14 Barriers to Parent Involvement Programs ;Parents/teachers do not easily communicate with each other because of issues regarding race, culture, socioeconomic status, and education ;There is a breakdown in communication when the educational environment is not sensitive to home- language and home culture ;Parent Involvement programs are school dominated ;Economic security limits the time parents devote to their childs education

15 Barriers to Parent Involvement Programs ;Teachers feel that parents do not have time/interest to interact ;Parents do not like to get involved because of memories from childhood school days ;Fear that parents do not have skills to help children learn and socialize ;Parents are not taught how to be involved with school and teachers ;Teachers lack training and support in working with parents

16 Parent Involvement Patterns Partnerships tend to decline across the grades. Affluent communities currently have more positive family involvement, on the average. Schools in more economically depressed communities make more contacts with families about problems and difficulties their children are having. Single parents, parents who are employed outside the home, parents who live far from school, and fathers are less involved, on the average, at the school building.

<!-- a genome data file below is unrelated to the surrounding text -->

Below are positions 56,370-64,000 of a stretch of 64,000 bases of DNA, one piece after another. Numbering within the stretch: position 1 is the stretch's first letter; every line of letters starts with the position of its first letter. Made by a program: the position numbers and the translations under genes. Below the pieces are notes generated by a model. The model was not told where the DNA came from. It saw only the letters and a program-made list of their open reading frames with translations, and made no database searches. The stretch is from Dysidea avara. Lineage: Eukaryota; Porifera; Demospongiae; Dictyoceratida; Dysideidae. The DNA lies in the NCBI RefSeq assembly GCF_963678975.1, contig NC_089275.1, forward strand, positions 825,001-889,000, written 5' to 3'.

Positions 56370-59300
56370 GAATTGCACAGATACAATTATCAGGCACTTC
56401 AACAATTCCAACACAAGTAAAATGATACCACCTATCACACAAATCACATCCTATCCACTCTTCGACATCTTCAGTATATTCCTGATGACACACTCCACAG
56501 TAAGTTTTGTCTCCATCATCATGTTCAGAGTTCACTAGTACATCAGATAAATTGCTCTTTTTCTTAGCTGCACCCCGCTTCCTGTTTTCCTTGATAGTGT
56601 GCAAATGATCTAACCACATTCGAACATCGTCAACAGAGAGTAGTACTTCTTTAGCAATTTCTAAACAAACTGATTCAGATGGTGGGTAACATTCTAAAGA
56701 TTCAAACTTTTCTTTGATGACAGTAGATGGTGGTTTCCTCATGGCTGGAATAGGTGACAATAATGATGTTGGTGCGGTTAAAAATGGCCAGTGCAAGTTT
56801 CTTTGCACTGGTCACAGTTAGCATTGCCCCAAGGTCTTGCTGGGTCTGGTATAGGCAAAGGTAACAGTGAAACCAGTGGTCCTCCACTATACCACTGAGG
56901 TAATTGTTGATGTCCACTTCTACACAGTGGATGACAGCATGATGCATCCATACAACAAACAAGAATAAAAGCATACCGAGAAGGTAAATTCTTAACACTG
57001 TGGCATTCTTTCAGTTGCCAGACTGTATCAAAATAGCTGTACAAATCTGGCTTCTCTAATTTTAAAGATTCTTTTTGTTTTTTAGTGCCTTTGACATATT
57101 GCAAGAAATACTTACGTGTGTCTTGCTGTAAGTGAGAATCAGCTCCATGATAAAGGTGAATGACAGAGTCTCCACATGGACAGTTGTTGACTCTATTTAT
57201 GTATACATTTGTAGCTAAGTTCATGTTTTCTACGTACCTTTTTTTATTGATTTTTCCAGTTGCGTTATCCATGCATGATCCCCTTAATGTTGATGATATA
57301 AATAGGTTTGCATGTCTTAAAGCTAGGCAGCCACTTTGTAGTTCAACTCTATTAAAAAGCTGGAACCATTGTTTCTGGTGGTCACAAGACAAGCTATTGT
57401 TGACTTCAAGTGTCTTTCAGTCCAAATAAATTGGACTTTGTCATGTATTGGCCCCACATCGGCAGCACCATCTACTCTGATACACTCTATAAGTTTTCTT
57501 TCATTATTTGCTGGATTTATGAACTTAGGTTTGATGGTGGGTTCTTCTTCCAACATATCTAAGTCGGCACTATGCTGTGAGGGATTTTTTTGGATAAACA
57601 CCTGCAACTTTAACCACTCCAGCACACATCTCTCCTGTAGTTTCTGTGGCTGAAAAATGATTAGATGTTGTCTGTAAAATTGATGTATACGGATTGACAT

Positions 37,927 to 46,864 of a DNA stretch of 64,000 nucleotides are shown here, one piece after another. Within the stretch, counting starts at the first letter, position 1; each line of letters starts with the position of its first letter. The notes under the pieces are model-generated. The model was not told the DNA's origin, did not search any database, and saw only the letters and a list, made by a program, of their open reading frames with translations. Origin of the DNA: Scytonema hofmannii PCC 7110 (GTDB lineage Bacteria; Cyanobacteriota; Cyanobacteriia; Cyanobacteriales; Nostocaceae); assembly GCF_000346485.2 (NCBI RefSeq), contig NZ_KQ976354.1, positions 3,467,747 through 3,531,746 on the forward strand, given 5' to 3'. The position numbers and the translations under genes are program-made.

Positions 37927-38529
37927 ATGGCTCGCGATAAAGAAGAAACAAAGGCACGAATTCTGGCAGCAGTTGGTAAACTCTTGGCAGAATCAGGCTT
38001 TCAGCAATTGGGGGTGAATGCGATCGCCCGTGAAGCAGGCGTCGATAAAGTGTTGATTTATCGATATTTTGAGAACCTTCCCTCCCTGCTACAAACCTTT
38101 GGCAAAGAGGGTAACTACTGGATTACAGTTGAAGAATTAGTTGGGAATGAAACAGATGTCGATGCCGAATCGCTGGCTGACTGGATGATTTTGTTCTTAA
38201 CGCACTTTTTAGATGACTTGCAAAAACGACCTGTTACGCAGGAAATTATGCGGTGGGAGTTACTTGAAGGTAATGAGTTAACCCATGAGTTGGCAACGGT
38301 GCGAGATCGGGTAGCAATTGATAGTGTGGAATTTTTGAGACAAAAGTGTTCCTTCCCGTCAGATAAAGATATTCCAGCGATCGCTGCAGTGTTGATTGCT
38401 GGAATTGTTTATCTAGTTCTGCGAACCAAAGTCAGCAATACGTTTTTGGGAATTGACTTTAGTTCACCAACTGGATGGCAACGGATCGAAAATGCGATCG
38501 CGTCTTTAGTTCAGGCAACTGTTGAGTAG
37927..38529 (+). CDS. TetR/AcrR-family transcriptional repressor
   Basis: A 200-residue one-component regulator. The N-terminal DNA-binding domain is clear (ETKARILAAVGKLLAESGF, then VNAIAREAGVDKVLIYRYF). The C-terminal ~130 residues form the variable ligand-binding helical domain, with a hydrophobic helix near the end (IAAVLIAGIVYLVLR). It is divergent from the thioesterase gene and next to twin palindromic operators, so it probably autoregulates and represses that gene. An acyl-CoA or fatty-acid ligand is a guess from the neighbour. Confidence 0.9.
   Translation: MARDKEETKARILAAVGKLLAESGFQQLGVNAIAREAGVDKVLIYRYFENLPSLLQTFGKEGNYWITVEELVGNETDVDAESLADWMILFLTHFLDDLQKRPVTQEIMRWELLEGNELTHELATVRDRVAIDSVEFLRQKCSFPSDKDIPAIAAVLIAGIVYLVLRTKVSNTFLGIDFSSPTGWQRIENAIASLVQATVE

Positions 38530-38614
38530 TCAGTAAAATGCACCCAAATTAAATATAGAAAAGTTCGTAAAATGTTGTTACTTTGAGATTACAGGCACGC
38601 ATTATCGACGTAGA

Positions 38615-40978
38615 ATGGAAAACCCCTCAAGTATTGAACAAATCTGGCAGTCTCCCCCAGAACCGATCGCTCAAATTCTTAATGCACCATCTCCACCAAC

17 Joyce L. Epstein Ph.D., Sociology, Johns Hopkins University Director - Center on School, Family, and Community Partnerships Co-Director – School, Family, and Community Partnership Program of the Center for Research on the Education of Students Placed at Risk (CRESPAR )

18 The Keys to Successful Partnerships Parenting Communicating Volunteering Learning at Home Decision-Making Collaborating with the Community

19 Categorizing the Parent Involvement Activities

20 Research Conclusions Just about all families care about their children, want them to succeed, and are eager to obtain information from schools and communities so as to remain good partners in their childrens education.

21 Research Conclusions Just about all teachers and administrators would like to involve families, but many do not know how to go about building positive and productive programs and are consequently fearful about trying. This creates a rhetoric rut, in which educators are stuck, expressing support for partnerships without taking any action.

22 Research Conclusions Just about all students at all levels want their families to be more knowledgeable partners about schooling and are willing to take active roles in assisting communications between home and school. However, students need much better information and guidance than most now receive about how their schools view partnerships and about how they can conduct important exchanges with their families about school activities, homework, and school decisions.

23 Working With Parents Make parent involvement a school-wide effort Encourage involvement from the entire family Involve students in recruiting parents Create a warm, open atmosphere Schedule activities at the convenience of parents Offer special services for parents Find out why parents are distancing themselves Convey good news and information Recognize and commend involvement Involve parents in decision making

24 Title I Requirements Parent Involvement Policy Compact Building Capacity for Involvement